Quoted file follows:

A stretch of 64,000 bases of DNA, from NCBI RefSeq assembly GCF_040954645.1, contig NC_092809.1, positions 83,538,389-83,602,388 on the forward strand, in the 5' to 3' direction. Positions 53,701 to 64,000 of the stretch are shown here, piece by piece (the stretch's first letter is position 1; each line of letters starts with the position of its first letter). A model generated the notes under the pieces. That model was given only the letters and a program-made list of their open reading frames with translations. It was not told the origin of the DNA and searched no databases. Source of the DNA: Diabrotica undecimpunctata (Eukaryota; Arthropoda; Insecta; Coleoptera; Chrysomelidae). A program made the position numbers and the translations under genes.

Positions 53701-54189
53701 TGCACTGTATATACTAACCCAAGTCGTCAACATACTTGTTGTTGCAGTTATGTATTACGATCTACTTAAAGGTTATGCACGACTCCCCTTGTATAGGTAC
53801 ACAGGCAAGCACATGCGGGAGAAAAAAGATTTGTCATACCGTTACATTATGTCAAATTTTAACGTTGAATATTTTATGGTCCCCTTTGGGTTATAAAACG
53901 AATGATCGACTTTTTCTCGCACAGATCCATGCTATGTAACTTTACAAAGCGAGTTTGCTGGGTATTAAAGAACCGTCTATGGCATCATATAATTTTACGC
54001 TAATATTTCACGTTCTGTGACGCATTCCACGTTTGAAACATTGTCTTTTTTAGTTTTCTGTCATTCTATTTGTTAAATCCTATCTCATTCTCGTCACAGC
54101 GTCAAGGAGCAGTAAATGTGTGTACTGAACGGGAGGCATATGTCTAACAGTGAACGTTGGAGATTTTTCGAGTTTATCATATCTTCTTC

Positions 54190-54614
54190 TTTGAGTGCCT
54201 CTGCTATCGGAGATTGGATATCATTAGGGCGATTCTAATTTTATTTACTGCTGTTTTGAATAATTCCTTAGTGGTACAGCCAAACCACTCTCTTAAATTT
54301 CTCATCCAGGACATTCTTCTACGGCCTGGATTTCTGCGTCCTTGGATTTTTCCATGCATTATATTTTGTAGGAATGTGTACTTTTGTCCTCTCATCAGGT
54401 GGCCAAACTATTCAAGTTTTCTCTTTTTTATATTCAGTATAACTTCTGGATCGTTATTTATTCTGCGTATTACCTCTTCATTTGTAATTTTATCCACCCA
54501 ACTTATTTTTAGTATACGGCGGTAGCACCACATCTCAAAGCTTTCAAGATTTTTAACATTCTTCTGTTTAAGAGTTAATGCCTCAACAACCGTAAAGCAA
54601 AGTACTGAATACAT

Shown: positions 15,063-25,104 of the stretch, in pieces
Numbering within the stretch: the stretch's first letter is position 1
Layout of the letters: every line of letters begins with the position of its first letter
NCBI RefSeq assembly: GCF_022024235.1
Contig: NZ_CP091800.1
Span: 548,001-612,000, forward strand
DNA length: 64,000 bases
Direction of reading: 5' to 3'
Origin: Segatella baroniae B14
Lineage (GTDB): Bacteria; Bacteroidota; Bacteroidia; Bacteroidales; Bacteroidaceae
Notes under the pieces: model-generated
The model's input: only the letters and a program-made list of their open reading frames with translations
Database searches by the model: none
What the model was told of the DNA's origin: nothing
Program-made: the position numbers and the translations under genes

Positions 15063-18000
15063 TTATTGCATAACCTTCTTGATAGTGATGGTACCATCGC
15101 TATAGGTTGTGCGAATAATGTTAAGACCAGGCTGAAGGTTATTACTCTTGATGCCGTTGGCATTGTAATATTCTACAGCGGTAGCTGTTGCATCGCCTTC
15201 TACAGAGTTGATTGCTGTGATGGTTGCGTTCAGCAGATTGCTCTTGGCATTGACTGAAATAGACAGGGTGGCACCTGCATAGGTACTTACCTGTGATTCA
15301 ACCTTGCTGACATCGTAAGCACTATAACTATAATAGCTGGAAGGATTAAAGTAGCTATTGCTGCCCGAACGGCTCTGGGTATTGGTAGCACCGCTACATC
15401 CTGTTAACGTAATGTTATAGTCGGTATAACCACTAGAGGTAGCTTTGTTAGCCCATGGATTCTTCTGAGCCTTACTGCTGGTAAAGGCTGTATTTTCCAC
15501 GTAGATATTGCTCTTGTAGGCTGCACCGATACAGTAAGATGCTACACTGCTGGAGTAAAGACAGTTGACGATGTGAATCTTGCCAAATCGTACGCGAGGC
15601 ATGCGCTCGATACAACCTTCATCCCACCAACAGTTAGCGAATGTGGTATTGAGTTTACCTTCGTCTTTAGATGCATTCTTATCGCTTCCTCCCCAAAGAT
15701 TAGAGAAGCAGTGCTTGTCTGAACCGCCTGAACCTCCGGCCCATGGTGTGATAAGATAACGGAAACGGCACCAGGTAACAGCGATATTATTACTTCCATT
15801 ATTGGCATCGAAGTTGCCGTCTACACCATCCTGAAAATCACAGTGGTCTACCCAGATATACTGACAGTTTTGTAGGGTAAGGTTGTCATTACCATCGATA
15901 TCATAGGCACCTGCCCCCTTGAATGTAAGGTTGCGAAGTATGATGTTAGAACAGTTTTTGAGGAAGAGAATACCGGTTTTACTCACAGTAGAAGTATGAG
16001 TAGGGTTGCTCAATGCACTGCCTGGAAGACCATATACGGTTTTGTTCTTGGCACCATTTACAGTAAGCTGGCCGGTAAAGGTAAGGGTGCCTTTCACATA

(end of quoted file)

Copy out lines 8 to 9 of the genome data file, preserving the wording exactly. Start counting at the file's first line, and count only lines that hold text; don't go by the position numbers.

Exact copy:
Positions 54190-54614
54190 TTTGAGTGCCT